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EIA Award Win Helps Rumble Helmet Pedal Its Way to Marketability

At the most recent EIA Awards, Reem Alattas took him a $10,000 grand prize for Rumble Helmet, her innovative bicycle helmet that is designed to significantly enhance safety for cyclists. The University of Bridgeport student spoke with CTNext about the impact the award win has had on her personal profile and the business overall as she eyes a 2018 market entry.

Tell us about the Rumble Helmet.

Rumble Helmet is a smart bicycle helmet with an integrated adaptive light system. The light system consists of a front flashlight, backlight, turn signals and uniquely designed side lights to indicate to other road users whether the cyclist is going straight ahead or turning right or left. The light system is activated using hand signals or buttons that can be placed on the handlebar. This product has been awarded two patents.

How did you conceive this idea?

At first, we were developing an app for cyclists using Google Glass. The main goal was to give the cyclist directions or navigational directions on the Glass so they could focus on the road and wouldn’t need to look down to see directions. My professor and I then added a helmet and lights, in addition to the Google Glass app. When I started the process of filing a patent, our lawyer convinced me to get rid of the Glass and just keep the helmet, which is what we did.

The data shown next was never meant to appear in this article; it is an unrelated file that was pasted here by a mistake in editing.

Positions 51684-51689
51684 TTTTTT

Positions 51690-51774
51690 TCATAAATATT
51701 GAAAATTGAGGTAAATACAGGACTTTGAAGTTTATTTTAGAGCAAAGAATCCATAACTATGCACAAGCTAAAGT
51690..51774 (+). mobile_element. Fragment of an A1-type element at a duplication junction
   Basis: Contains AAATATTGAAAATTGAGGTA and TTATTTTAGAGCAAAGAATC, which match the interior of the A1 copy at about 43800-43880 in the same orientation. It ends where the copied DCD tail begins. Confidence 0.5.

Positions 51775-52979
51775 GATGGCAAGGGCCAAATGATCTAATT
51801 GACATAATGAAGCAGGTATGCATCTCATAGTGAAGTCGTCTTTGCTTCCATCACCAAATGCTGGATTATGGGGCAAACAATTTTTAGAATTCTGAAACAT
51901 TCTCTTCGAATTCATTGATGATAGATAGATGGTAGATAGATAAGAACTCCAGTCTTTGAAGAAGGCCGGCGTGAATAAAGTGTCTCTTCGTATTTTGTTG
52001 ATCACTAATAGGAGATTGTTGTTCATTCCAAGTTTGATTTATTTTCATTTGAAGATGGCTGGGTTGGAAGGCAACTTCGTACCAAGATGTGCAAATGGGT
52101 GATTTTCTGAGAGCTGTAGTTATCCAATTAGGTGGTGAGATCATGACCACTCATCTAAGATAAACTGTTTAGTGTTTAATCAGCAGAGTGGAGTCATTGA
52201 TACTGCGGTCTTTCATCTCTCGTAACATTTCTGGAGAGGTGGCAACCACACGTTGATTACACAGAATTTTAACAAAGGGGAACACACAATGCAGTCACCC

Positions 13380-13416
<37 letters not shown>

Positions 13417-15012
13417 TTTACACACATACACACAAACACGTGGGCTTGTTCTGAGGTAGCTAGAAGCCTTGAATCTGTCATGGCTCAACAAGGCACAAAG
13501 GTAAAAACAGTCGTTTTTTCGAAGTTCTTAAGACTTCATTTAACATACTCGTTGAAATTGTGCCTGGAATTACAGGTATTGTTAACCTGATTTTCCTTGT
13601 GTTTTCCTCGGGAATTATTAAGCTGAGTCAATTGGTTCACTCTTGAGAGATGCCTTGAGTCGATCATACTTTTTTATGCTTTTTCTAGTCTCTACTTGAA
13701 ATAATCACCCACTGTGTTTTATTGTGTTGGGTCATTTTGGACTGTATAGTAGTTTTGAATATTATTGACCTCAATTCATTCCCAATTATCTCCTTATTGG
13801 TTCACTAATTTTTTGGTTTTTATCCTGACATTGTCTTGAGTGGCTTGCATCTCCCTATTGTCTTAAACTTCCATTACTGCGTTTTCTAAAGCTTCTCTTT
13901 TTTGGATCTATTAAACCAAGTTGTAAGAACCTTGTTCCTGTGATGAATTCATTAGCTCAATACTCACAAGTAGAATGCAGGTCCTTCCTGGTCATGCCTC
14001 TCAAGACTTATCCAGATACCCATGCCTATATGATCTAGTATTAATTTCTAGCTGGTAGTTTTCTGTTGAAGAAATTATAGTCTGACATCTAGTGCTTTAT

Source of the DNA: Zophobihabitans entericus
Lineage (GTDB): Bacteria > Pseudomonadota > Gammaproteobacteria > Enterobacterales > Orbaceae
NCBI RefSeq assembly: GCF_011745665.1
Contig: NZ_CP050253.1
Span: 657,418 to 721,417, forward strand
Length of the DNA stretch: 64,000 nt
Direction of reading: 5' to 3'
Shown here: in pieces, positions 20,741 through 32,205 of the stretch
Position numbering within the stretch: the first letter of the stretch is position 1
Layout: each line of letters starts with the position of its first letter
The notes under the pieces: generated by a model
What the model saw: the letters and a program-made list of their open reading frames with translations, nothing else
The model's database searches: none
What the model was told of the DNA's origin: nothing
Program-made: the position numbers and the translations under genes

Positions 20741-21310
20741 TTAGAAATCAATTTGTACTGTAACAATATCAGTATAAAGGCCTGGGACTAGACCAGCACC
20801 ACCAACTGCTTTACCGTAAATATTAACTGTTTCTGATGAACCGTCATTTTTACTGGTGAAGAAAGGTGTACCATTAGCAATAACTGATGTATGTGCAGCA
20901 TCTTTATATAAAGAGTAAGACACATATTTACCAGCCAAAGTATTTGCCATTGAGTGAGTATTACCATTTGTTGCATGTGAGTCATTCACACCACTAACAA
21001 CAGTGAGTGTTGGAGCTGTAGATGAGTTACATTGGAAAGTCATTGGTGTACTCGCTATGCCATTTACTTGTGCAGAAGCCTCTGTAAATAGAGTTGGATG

Where are you now in terms of product development, bringing it to market?

We’re working with a company in China to manufacture the prototype. We keep tweaking and changing the design, we’re adding a ventilation system, making it bigger, etc. Just recently we finalized the design, and we’re hoping the prototypes will be ready shortly, with the goal of bringing Rumble Helmet to market in 2018.

You were an EIA Award winner earlier this year. What led you to the EIA Awards?

My professors in the Student Entrepreneurship Center at University of Bridgeport told me about the competition and strongly suggested that I apply. I was definitely nervous about it, but I filled out the application. Shortly afterwards, CTNext told me I was nominated and assigned me a mentor, who gave me some great ideas. I pitched and made it!

What were your general impressions of the EIA Awards process?

It was great and super easy. You go online and create an account, and then you can access the application. I literally received a response the day after submitting my application. The people at CTNext are very friendly and they care about you. They want to do something for small businesses in the state of Connecticut. Everybody is willing to help at CTNext.

It’s only been a few months since you won, but aside from the cash, have there been any other benefits of winning?

Media coverage has been a big thing, whether here in the United States or in Saudi Arabia, where I am originally from. I was shocked when I saw my picture with the prototype I made under the king’s picture on the front page of one of the biggest Saudi newspapers. Twitter also is a big thing, especially in the Middle East, where Twitter is a very big deal. The CT Post also did a great job of featuring my story. And that was all because I won EIA. If I didn’t win this prize, nobody would put my picture anywhere. Without CTNext and the EIA Awards, none of that would have happened, to be honest with you.

Are you continuing your engagement with CTNext?

Definitely. I’m continuing to work with my CTNext mentor right now and definitely plan to participate in other CTNext programs at a future point when Rumble Helmet generates more traction in the marketplace.

 

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